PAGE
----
I walk in filled with shame and despair. I see my life squeezed of hope. There are so few options. I’m doomed to repeat my sins.
Then I speak and stammer and close my eyes and shift in my seat and regain my posture and stare out the window and confess.
"I’ve never told anyone that," I say. "I’m embarrassed."
And it’s OK. My therapists never say, "You’re a bad man, Luke Ford."
I talk about the relationships I’ve torched.
Oy, there was that holiday dinner. I brought over this book on Mussar. The sayings of Rabbi Yisrael Salanter, particularly one about bricking up the women’s section of shuls so they wouldn’t speak lashon hara (gossip).
It was a Chabad home. They lived a Judaism of joy. They’d hosted me half a dozen times. They were appalled by the misanthropy that tripped off my tongue as I read aloud excerpts from the sacred text.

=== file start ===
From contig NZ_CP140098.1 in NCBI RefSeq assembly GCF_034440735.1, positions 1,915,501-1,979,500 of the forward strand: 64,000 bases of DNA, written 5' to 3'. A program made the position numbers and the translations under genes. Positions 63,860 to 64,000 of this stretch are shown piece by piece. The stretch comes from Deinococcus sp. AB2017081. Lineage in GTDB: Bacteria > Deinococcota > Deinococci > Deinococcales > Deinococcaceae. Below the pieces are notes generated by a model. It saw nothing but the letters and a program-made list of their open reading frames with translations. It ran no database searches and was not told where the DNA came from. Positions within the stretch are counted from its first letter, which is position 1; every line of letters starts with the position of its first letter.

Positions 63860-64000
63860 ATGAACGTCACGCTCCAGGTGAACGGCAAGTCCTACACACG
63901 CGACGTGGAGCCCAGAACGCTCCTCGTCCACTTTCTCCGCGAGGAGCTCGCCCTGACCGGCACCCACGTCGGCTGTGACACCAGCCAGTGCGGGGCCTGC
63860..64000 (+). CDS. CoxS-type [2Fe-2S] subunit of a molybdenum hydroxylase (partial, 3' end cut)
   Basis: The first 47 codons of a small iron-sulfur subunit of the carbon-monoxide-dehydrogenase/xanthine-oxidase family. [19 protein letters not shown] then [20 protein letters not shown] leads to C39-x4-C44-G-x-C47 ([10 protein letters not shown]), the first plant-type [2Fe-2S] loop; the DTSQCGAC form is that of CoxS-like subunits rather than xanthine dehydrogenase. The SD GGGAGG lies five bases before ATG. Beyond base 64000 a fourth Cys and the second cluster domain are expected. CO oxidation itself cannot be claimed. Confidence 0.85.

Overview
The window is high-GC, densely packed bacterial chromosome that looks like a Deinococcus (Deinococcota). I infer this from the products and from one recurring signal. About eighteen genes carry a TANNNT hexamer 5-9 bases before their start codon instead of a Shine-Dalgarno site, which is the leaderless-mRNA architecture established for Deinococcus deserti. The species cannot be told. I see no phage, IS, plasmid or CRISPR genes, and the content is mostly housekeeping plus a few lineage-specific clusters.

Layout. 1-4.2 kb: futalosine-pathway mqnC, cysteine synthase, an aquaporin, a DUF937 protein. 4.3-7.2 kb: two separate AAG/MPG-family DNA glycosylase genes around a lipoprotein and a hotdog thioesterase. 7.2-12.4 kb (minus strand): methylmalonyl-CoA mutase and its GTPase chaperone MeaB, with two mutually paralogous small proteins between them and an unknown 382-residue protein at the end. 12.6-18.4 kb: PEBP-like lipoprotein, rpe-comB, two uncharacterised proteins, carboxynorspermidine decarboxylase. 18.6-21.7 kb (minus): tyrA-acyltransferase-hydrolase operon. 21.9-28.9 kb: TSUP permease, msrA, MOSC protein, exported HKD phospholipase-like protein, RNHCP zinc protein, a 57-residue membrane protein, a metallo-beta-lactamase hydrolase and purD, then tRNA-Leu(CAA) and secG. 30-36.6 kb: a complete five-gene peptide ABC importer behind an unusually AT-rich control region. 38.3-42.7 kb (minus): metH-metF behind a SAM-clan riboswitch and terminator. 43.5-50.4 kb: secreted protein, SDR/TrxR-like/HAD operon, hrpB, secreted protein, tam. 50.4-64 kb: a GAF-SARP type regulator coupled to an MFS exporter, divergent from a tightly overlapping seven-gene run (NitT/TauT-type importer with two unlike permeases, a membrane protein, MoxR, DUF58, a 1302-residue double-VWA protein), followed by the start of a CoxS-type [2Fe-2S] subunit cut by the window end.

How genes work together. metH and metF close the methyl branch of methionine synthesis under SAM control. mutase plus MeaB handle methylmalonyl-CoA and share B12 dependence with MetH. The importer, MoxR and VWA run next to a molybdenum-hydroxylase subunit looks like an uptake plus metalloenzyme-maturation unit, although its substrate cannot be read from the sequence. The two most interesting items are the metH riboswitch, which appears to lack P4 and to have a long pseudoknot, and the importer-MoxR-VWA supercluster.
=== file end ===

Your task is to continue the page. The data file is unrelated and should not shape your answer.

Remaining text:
The woman of the house walked over and tried to rip the book out of my hand. "Give me that!" she commanded.
On the way out, a couple made arrangements for their Central American nanny to drive most of their stuff home. I was discombobulated by the sight of Orthodox Jews stuffing things in a car on a yom tov.
"Is she Jewish?" I asked about the wife.
"Shh!" I was told.
I looked around and the wife was right there. She heard me.
Of course she was Jewish.
Oy, I was so ashamed.
I never got invited back.
When I ran into the host at Ralphs, I could only exchange awkward greetings. He wanted nothing to do with me. And it had been four years.
"Could it be repaired?" I’m asked today.
I never thought of that. I didn’t realize you could muck up a friendship and then make amends. I thought it was just gone.
Possibilities. Yes. I’ll do teshuva. I’ll make amends.
Therapy helps me see so many possibilities.
I walk home with a spring in my step. I take a mile detour to pick up my mail and then another detour to pick up nectaries and bananas.
I cover over four miles even though I just had the flu.
I feel strong because I sense possibilities.